Other supported tokens:

How to import an existing key onto a security token?

Follow https://developers.yubico.com/PGP/Importing_keys.html

Besides Fidesmo, YubiKey and SIGILANCE, we don’t know of other NFC-enabled security tokens that support OpenPGP out of the box. You can however buy one of the following products and install ykneo-openpgp by yourself. We wouldn’t encourage you to do this as it requires to install special tools.

Advanced Questions

Why is OpenKeychain’s database not password protected?

Your keys are already encrypted with their password - that’s the reason you have to input it for every crypto operation. There is no point in encrypting those keys again with another password, so password protecting the entire database would only protect the list of keys which are not yours. If this is important to you, consider using full disk encryption.

Why is my password requested when I backup my keys?

It is not required cryptographically, but prevents simple stealing of your keys.

Everyone can delete my keys. Why is there no password request before?

Anyone who can physically access your device can simply delete the app data from Android OS. Also, asking for a password before delete would prevent you from deleting keys where you forgot your password

I have more than one subkey capable of signing. Which one is selected when signing with this OpenPGP key?

OpenKeychain assumes that OpenPGP keys hold one usable signing subkey only and selects the first non-revoked non-expired non-stripped one it finds in the unordered list of subkeys. We consider having more than one valid signing subkey an advanced usecase. You can either strip subkeys that should not be used using OpenKeychain’s edit key screen or explicitly select the right subkeys when exporting from gpg with gpg --export-secret-subkeys.

Where can I find more information about OpenKeychain’s security model and design decisions?

Head over to our Wiki.

What is the relationship between APG and OpenKeychain?

OpenKeychain has been created as a fork of APG in March 2012. Between December 2010 and October 2013 no new version of APG was released, which was seen as a problem by the community. Thus, we started OpenKeychain with the intention of picking up the development to improve the user interface and API. A first version 2.0 has been released in January 2013. After three years without updates, APG merged back security fixes from OpenKeychain and some months later rebased an entire new version on OpenKeychain’s source code. However, this process stopped in March 2014, while we continue to release regularly new versions of OpenKeychain. At time of writing (2015-12-09), a number of vulnerabilities have not been fixed in APG since the last release at 2014-03-24. We strongly recommend that users migrate to OpenKeychain and developers help us to actively maintain an OpenPGP solution for Android.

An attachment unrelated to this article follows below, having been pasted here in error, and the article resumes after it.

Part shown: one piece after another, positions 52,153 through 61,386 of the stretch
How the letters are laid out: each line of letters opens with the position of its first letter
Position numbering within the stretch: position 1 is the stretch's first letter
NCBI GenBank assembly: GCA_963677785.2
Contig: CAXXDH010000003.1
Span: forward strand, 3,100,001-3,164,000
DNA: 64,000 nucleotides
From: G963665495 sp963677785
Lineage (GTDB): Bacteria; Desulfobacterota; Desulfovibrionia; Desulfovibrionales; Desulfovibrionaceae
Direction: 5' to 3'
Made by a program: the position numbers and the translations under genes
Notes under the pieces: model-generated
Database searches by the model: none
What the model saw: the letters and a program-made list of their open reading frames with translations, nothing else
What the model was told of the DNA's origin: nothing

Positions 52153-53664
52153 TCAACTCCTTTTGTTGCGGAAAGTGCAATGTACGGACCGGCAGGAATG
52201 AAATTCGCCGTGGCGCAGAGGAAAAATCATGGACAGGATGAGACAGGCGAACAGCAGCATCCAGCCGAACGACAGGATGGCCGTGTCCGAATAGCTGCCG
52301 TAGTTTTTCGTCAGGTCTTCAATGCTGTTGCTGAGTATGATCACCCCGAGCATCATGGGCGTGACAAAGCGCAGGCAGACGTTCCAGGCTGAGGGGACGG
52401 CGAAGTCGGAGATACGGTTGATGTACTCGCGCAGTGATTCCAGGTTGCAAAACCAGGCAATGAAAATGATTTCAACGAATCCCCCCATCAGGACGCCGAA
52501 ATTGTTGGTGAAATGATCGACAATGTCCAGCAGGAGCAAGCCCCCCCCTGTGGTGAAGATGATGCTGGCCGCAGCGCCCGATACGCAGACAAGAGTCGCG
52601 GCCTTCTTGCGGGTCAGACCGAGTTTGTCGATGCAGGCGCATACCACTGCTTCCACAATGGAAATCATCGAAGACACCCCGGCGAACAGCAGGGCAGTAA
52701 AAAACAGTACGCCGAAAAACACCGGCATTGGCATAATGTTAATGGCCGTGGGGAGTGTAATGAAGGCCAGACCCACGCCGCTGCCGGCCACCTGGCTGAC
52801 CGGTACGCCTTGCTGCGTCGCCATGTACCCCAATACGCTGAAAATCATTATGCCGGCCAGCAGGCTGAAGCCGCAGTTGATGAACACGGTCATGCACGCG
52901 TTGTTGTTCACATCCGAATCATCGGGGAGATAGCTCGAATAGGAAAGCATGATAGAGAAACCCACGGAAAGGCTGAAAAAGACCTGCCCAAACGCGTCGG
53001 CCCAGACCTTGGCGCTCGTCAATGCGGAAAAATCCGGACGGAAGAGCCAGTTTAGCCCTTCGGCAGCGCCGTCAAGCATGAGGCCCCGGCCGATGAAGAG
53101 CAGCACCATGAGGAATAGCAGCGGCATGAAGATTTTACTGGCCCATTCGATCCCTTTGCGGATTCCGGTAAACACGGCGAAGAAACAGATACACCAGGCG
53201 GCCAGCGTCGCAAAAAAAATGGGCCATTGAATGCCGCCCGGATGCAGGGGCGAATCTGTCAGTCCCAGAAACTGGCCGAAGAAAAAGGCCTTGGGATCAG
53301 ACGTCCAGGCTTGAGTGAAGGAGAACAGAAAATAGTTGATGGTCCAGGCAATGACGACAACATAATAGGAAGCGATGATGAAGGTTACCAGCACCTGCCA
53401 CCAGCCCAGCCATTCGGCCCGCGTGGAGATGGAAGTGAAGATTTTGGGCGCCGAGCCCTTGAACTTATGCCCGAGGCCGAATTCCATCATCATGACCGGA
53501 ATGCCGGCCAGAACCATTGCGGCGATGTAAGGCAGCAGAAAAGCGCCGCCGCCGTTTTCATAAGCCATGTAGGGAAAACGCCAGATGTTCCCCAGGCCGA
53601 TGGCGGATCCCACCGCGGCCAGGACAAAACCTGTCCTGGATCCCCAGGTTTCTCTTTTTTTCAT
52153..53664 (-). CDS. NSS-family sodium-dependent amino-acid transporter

How to migrate from APG to OpenKeychain?

  1. Start APG and long-touch one key in your list.
  2. Touch the “Select all” button and then the “Export to file” button.
  3. Inside the dialog, check “Also export secret keys?” and press OK.
  4. After a successful export, start OpenKeychain and select “Import from File” inside the “+” button.
  5. You should now be able to navigate to the APG folder on your SD card and select the file to import all keys. If you experience problems here, try Amaze file manager.

Known Issues

Importing your own key from GnuPG fails

Before posting a new bug report, please check if you are using gpg prior to 2.1.0 and changed the expiry date before exporting the secret key.

Changing the expiry date of a key in gpg prior to version 2.1.0 breaks the secret key in a way which emerges only on export. It’s not a problem with OpenKeychain, we correctly reject the key because its self-certificates are either invalid, or have wrong flags.

This issue has been reported before (#996, #1003, #1026), and can be assumed to affect a large number of users. The bug in gpg has been fixed in gpg 2.1.0, but that version is currently only deployed in debian experimental and sid (unstable). Another bug report was opened in 2015 to backport the fix, but it looks highly unlikely.

The suggested workaround is to repair your key using 2.1 if possible:

You can of course repair it using 2.1 because there –export-secret-key takes the public key and only adds the secret parameters.

A wrong primary user id is shown when searching on a Keyserver

Unfortunately, this is a bug in the SKS Keyserver software. Its machine-readable output returns the user ids in an arbitrary order. Read the related bug report for more information.

Not working with AOSP Mail

For now, OpenKeychain will not support AOSP Mail due to bugs in AOSP which we cannot work around (#290).

Partners and Support

OpenKeychain is a project primarily driven by Dominik Schürmann and Vincent Breitmoser in their free time. However, we were supported by these companies/donations: